JB: I found it odd that in your VH1 Behind the Music, they actually included critics trashing the music.
RR: Sure! Well, you have to have that. You have to have a balance when you're doing a show like that. You want to see both sides of the coin. I'm sure there were a few people that were sitting there and going, "Right on!" (Laughter) Whatever! But, I do think that it probably made more people mad than anything. The one guy from Rolling Stone never liked our band and that's fine but Ross Halfin was always out trying to photograph our band and then he turns around and says those things. That was kind of a slap in the ass but nothing surprises me anymore. I don't mean to sound jaded, but at the same time I've seen an awful lot at this point in my life and I'm never surprised when someone disses us. It's almost par for the course now.
JB: Something that you guys have been doing in your live shows is calling fans up on stage during the last song. Has anything out of ordinary ever come out of that?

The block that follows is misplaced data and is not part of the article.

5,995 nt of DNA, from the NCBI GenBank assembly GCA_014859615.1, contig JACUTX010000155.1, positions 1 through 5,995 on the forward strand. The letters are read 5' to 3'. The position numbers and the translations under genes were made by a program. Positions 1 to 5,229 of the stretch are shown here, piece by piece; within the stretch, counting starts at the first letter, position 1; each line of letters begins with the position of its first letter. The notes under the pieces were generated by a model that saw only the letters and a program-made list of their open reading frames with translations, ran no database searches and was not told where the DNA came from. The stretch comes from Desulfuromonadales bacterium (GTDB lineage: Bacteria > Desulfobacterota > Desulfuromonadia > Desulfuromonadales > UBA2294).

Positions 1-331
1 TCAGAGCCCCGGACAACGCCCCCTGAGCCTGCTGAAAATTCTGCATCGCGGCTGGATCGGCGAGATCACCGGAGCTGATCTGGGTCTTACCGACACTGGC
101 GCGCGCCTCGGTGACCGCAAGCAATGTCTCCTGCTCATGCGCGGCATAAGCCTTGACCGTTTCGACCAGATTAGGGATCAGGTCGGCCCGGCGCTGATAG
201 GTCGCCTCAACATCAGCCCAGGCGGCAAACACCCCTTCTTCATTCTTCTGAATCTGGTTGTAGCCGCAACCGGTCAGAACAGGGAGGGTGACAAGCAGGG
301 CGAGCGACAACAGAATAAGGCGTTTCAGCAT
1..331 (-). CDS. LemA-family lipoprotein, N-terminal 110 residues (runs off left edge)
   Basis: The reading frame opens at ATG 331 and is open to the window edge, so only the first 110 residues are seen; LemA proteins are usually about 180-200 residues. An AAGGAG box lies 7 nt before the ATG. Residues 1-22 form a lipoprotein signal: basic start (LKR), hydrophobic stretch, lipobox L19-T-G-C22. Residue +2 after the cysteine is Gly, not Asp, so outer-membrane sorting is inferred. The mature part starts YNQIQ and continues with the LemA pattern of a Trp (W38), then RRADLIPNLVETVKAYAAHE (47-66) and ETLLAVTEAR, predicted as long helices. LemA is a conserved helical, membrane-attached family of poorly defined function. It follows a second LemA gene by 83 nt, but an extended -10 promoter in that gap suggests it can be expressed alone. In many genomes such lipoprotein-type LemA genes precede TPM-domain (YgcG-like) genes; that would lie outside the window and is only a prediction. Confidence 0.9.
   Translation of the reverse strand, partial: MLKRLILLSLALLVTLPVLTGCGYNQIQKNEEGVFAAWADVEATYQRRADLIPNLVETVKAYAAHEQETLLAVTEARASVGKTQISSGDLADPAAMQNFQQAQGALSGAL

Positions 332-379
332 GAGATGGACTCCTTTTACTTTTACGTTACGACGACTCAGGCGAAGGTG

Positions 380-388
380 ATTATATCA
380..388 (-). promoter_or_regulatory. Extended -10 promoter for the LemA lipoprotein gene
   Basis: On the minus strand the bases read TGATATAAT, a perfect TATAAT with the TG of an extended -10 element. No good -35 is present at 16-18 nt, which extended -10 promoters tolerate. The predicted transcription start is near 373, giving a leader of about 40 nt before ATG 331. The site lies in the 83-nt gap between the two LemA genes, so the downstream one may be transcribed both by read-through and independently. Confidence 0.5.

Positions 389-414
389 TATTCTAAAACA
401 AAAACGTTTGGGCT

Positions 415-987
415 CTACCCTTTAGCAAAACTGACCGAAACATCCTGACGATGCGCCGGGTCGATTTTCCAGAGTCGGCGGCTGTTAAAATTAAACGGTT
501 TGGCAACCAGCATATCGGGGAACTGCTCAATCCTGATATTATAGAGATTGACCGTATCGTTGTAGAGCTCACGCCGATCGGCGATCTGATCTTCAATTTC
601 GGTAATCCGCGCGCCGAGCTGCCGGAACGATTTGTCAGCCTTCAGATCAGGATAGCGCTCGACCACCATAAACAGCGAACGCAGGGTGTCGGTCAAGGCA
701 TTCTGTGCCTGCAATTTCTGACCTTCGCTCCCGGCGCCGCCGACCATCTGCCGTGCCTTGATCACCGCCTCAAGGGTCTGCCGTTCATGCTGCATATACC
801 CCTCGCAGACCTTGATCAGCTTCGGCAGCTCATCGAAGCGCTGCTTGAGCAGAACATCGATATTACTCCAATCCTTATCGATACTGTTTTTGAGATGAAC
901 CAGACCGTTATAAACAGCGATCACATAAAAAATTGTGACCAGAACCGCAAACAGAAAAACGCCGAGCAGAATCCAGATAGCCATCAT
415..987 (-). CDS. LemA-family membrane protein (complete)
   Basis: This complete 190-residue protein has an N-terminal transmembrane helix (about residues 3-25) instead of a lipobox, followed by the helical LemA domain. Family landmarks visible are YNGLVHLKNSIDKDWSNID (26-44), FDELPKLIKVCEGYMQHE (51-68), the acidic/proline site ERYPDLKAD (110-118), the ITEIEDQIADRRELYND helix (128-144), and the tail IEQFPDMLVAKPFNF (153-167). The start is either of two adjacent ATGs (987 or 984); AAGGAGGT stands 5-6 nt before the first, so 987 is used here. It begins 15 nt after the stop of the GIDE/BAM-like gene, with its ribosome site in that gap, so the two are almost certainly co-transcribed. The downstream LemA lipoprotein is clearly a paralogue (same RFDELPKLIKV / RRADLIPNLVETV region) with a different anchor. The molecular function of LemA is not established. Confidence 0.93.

RR: There's been a lot of out of the ordinary experiences. We've had to actually curtail that for awhile because people got close to getting hurt. We were catching a lot of flak for that. It's a cool thing to do and I dig it but I don't want anybody hurt. It was just getting too out of control some night and it was a bomb waiting to go off. We just got flooded a couple of shows ago and it almost turned into a big catastrophe.
JB: You guys are obviously getting older so do you have different views towards the band now?
RR: The short answer to that is...no, not really. We're all very comfortable with what are role is in pop music. I really wouldn't change anything. I really wouldn't...except for what I mentioned to you earlier. I think I see it for what it is now. We've really inspired a lot of people by what we do. It's turned out to be something that is very inspiring for a lot of people. Do you know what I mean?